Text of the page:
Friday, December 25, 2009

A New Album

I've started a new Metzing Around photo album on facebook complete with all of the new pictures since the end of Fall semester. Click HERE to view the pictures.

What a Wonderful Christmas

While it is difficult to be so far from family and friends during what the song says is "...the most wonderful time of the year", we have managed to make the most of our first Christmas together as a young married couple in a foreign country. On Wednesday we managed to get all of our Christmas shopping and wrapping done in a record 4 hours and then we spent two long shopping trips before the holiday stocking up on essentials for the long weekend with no open stores and tons of time to eat. We ended up with an impressive spread...foie gras, plenty of cheese, plenty of wine, escargot, a duckling, duck fat, a lamb leg, pork belly, lots of veggies and beans...oh, and of course, butter. And in case any of you worried (haha) that we weren't eating well in France, our main concern is some form of early onset heart disease :-)

Since we have no current income, we agreed that this this Christmas would be a frugal one. Most of our presents for each other were apartment necessities, but we made sure that each had a surprise gift under the tree. Michael ended up with a teapot shaped tea bag holder (more of a gift for me, really), escargot/oyster forks, escargot baking plates, a USB wall plug for his iPod and a new kitchen scale. My loot included a metal mixing bowl (I can finally make Grandma Baker's rice pudding!), chopsticks, new headphones and 1000 Bornes, a favorite french card game that we played incessantly in High School French class. We made a delicious brunch of French toast with some Canadian maple syrup and fried potatoes then we played lots of 1000 Bornes and watched some TV.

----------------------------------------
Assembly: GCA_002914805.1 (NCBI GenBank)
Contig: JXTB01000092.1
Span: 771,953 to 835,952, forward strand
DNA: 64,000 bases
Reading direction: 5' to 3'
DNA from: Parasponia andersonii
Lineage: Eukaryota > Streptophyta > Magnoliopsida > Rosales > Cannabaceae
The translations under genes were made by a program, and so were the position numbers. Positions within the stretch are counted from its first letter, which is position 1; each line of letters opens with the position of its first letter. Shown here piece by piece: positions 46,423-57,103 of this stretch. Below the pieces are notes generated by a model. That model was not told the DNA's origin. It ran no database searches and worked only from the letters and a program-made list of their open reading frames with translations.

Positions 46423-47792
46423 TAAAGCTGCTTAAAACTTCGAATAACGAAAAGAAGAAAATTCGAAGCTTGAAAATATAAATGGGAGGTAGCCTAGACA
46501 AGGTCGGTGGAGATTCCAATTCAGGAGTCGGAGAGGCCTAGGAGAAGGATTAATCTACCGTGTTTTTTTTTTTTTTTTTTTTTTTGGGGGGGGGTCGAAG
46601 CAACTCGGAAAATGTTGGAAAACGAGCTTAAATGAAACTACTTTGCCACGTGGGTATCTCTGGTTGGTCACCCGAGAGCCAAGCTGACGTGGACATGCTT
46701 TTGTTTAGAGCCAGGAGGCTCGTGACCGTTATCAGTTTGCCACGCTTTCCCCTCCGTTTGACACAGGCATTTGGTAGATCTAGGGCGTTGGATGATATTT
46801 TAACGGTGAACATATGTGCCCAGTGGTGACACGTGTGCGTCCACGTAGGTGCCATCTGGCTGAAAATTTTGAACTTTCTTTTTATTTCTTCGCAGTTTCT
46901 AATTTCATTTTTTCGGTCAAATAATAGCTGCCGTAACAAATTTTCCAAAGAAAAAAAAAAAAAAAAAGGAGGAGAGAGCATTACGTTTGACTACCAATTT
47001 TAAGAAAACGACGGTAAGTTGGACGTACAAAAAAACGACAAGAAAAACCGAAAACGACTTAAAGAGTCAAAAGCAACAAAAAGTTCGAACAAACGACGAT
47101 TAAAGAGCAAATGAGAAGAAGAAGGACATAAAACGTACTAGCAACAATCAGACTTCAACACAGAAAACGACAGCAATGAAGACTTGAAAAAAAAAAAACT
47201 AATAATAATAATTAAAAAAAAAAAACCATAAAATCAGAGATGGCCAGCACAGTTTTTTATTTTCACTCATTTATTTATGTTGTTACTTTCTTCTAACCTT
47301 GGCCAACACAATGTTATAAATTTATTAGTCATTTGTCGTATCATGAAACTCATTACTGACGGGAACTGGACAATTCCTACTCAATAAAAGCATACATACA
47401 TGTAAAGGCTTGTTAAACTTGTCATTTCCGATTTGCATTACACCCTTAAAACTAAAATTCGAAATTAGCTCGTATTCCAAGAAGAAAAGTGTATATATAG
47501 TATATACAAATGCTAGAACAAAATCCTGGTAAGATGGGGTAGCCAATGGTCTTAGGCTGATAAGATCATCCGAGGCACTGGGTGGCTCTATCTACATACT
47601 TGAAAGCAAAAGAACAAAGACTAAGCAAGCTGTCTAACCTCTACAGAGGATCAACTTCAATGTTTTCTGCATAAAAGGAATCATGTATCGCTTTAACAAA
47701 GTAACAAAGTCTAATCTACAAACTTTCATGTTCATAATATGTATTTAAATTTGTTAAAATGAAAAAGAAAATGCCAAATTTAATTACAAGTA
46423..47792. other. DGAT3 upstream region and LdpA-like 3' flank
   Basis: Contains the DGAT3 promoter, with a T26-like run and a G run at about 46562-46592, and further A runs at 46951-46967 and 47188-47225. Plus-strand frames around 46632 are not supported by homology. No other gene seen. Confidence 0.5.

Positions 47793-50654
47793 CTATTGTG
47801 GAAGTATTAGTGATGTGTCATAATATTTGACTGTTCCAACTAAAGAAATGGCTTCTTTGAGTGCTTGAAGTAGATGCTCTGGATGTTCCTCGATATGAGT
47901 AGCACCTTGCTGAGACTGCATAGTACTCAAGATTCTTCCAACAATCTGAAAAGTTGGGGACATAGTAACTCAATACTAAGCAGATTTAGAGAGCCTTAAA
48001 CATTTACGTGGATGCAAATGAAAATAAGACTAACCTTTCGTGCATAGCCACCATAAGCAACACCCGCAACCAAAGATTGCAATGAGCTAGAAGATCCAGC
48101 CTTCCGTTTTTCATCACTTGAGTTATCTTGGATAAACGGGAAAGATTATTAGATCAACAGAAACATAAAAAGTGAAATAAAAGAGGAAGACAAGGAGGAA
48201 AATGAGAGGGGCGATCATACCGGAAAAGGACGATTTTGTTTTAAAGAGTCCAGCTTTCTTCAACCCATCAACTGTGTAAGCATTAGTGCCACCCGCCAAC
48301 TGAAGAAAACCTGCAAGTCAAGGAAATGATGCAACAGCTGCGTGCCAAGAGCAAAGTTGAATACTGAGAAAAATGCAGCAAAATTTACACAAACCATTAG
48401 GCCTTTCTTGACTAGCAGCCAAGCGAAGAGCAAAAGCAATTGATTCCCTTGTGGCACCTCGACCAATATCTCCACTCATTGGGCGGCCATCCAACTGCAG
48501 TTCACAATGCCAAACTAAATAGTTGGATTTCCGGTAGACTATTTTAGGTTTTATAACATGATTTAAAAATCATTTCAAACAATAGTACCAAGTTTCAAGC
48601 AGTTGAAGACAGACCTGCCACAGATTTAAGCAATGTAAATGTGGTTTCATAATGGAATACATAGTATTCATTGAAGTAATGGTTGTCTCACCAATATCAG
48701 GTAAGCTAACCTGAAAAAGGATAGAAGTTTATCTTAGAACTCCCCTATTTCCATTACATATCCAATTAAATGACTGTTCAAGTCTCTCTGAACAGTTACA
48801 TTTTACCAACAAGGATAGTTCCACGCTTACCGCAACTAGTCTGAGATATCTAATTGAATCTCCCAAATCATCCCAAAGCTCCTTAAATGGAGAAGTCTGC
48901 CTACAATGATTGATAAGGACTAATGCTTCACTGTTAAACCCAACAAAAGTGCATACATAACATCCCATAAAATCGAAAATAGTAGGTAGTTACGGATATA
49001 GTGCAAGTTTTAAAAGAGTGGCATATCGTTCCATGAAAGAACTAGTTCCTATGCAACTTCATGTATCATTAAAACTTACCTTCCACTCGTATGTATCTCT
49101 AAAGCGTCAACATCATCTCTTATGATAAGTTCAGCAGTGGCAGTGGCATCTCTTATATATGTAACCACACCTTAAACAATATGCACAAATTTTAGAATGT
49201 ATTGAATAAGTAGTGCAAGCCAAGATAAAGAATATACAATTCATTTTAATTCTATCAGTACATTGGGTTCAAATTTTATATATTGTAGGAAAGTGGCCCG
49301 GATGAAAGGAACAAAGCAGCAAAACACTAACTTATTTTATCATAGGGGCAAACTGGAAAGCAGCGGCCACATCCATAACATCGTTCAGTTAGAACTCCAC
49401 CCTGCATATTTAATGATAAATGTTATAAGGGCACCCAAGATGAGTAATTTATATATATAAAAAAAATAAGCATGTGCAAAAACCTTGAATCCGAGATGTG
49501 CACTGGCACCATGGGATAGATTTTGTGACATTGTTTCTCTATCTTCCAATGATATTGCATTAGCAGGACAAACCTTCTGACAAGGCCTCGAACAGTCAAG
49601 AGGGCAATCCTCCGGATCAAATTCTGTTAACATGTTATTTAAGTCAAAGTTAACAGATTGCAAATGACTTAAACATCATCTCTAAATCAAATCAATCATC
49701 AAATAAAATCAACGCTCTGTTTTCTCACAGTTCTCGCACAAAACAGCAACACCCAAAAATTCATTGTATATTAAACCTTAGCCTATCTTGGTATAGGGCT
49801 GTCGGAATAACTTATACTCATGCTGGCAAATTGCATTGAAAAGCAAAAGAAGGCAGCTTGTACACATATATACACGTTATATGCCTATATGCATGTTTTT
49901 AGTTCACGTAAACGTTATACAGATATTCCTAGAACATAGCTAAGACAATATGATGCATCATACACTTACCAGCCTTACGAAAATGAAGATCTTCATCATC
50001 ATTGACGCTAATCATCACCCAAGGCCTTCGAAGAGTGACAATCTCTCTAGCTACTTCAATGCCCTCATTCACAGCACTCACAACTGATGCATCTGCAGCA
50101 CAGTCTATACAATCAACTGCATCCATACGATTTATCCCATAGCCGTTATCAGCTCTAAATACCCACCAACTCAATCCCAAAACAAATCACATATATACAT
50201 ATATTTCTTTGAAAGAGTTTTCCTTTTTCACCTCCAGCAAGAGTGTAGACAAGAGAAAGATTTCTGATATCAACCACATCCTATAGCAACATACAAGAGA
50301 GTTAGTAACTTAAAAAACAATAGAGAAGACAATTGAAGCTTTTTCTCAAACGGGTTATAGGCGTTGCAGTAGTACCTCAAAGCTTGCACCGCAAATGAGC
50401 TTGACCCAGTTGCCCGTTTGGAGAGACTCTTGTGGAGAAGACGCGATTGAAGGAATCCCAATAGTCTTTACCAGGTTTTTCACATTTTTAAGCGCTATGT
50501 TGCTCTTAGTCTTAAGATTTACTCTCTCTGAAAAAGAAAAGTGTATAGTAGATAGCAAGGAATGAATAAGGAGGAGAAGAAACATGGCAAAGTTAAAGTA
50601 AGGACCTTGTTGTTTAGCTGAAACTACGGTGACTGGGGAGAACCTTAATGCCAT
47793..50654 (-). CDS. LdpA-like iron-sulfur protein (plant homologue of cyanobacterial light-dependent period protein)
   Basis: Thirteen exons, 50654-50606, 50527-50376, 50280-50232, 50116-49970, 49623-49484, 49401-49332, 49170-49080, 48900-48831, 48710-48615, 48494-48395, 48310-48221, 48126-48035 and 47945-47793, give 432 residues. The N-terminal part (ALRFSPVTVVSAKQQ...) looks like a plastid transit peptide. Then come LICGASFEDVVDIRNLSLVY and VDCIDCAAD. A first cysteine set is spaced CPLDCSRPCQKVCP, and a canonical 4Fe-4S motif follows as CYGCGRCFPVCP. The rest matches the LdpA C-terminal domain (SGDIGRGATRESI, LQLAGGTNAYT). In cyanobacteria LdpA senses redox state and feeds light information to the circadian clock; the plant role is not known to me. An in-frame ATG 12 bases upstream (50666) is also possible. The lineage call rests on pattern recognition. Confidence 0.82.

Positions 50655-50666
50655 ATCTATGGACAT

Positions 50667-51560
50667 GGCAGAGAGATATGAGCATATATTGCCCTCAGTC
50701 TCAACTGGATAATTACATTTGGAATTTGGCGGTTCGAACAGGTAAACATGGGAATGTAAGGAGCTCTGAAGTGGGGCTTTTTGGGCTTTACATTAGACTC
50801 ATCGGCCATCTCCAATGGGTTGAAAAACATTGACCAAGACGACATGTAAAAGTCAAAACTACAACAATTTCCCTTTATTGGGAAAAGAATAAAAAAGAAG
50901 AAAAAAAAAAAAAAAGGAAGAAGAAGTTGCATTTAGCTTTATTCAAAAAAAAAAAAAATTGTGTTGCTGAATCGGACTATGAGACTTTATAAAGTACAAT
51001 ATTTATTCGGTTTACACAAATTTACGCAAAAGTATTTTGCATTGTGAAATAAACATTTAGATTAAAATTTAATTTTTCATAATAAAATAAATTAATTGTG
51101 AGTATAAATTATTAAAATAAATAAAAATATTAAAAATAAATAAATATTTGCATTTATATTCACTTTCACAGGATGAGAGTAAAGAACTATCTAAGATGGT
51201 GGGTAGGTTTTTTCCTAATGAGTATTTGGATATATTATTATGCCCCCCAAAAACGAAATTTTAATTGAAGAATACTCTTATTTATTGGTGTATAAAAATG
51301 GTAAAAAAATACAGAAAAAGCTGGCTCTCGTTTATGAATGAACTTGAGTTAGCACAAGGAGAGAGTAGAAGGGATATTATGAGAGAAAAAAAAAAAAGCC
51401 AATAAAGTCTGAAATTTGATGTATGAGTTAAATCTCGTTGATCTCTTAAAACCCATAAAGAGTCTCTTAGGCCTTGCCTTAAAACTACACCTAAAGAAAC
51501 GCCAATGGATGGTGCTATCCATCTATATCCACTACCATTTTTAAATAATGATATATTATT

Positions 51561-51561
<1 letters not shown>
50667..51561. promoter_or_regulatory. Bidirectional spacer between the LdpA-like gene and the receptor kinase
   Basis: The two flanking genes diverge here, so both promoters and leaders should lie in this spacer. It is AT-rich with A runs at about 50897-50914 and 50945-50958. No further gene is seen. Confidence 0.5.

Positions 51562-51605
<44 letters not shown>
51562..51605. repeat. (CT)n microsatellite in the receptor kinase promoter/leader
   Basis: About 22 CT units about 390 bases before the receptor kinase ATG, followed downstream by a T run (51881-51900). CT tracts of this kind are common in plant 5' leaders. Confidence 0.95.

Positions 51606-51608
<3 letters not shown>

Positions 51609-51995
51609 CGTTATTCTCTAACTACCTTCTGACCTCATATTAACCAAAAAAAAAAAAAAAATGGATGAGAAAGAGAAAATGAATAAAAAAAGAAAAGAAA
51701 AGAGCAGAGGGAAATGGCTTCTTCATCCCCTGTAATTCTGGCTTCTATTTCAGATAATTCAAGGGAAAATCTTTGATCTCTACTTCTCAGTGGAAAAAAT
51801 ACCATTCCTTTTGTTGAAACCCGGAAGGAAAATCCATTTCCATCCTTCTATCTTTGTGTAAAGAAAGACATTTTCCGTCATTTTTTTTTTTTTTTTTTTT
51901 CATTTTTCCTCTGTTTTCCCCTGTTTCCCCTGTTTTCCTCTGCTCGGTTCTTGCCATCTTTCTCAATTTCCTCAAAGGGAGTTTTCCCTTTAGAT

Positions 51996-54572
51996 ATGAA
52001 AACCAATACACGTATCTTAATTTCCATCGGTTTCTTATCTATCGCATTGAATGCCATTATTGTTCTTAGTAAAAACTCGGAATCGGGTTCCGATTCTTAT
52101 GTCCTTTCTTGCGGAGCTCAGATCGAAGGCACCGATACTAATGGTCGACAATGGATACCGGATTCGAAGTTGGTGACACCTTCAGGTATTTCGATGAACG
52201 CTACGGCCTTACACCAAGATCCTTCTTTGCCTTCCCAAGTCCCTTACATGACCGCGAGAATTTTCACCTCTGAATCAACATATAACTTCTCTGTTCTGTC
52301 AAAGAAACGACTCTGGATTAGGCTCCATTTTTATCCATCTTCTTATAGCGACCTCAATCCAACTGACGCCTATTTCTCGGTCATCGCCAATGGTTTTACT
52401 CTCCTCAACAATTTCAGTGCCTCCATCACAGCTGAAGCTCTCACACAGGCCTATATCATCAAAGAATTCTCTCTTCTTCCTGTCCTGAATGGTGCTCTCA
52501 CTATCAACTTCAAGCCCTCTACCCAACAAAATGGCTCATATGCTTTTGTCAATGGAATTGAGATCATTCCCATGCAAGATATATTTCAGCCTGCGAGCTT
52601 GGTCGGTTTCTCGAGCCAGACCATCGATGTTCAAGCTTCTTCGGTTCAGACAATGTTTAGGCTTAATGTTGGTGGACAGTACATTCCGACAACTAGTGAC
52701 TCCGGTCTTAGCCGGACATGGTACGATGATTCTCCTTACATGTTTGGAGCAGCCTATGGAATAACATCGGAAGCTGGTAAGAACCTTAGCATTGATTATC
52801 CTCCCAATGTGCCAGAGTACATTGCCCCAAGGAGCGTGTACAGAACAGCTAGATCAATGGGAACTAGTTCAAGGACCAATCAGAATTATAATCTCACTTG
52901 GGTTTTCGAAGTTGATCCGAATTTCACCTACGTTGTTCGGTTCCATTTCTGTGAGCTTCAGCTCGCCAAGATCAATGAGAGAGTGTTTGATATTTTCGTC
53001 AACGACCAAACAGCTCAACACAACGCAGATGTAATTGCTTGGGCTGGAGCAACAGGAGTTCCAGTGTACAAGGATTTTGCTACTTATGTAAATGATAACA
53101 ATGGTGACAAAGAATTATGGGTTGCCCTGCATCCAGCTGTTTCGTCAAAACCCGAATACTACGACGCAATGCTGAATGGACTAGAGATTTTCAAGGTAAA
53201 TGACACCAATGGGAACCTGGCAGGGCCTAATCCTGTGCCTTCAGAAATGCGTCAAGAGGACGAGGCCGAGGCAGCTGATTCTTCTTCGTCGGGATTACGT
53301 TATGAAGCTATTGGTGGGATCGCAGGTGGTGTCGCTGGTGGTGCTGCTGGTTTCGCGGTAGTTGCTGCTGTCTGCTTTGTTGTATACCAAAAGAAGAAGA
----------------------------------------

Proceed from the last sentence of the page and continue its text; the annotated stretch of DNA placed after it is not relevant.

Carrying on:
Excluding the whole being-a-quarter-of-a-world-away from "home", we have managed to make a pretty good temporary home here in Metz. We are so thankful to have this incredible opportunity to live in France and travel Europe but we definitely look forward to being at home again with family this time next year. In the meantime though, we are greatly anticipating the arrival of Michael's mom and dad this weekend. We will be traveling to southern France, very close to the Spanish border. It will be a much needed break from Metz, this frigid weather, and a much needed visit with family :-)
Enjoy the remainder of your Christmas.

Wednesday, December 23, 2009

The Finale

Since Michael is currently occupied trying to compete with the pretty ribbons I put on his presents last night, I thought I would steal his computer for a few minutes to update you on our latest Christmas Market adventure in our hometown of Metz.

We awoke to a blustry and snowy Saturday morning. I had been jealous of all the wonderful snow that has been hitting the northeast lately and was happy that we got to enjoy some of our own. Unfortunately, this cold and white weather did not make for a very amicable trip into town, but we'll get to that later. As we were walking around the lake to the bus stop we noticed all of the resident birds had flocked to this end of the pond...I had just said something about wondering what the birds ate when it was this cold when we noticed that people had thrown entire baguettes onto the lake for their feasting enjoyment. I'm not sure if you can make them out in the picture but it was an interesting thing to see.